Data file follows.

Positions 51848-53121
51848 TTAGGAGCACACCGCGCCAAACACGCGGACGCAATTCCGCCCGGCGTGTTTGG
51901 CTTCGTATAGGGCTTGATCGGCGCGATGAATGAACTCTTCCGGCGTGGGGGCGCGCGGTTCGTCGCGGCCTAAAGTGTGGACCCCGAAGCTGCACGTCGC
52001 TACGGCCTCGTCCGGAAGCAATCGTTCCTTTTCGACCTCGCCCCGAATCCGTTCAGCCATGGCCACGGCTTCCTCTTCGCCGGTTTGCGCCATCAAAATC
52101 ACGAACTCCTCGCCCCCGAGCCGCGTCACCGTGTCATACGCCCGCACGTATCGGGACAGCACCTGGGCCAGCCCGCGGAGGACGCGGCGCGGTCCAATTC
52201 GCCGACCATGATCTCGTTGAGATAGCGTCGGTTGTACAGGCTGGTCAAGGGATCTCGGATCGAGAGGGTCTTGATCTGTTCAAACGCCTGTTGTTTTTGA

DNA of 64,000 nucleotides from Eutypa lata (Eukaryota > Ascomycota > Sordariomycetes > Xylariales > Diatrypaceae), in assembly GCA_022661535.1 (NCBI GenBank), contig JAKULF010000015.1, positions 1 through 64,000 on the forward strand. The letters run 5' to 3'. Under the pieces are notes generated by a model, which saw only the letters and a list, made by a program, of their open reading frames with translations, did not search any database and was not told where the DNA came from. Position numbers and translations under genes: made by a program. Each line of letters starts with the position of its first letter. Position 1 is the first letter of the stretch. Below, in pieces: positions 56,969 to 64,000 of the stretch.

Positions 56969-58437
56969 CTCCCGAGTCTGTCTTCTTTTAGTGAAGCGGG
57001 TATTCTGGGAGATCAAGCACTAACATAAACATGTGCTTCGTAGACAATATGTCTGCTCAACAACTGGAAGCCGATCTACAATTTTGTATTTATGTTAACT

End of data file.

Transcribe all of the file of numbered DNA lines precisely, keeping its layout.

Positions 51848-53121
51848 TTAGGAGCACACCGCGCCAAACACGCGGACGCAATTCCGCCCGGCGTGTTTGG
51901 CTTCGTATAGGGCTTGATCGGCGCGATGAATGAACTCTTCCGGCGTGGGGGCGCGCGGTTCGTCGCGGCCTAAAGTGTGGACCCCGAAGCTGCACGTCGC
52001 TACGGCCTCGTCCGGAAGCAATCGTTCCTTTTCGACCTCGCCCCGAATCCGTTCAGCCATGGCCACGGCTTCCTCTTCGCCGGTTTGCGCCATCAAAATC
52101 ACGAACTCCTCGCCCCCGAGCCGCGTCACCGTGTCATACGCCCGCACGTATCGGGACAGCACCTGGGCCAGCCCGCGGAGGACGCGGCGCGGTCCAATTC
52201 GCCGACCATGATCTCGTTGAGATAGCGTCGGTTGTACAGGCTGGTCAAGGGATCTCGGATCGAGAGGGTCTTGATCTGTTCAAACGCCTGTTGTTTTTGA

DNA of 64,000 nucleotides from Eutypa lata (Eukaryota > Ascomycota > Sordariomycetes > Xylariales > Diatrypaceae), in assembly GCA_022661535.1 (NCBI GenBank), contig JAKULF010000015.1, positions 1 through 64,000 on the forward strand. The letters run 5' to 3'. Under the pieces are notes generated by a model, which saw only the letters and a list, made by a program, of their open reading frames with translations, did not search any database and was not told where the DNA came from. Position numbers and translations under genes: made by a program. Each line of letters starts with the position of its first letter. Position 1 is the first letter of the stretch. Below, in pieces: positions 56,969 to 64,000 of the stretch.

Positions 56969-58437
56969 CTCCCGAGTCTGTCTTCTTTTAGTGAAGCGGG
57001 TATTCTGGGAGATCAAGCACTAACATAAACATGTGCTTCGTAGACAATATGTCTGCTCAACAACTGGAAGCCGATCTACAATTTTGTATTTATGTTAACT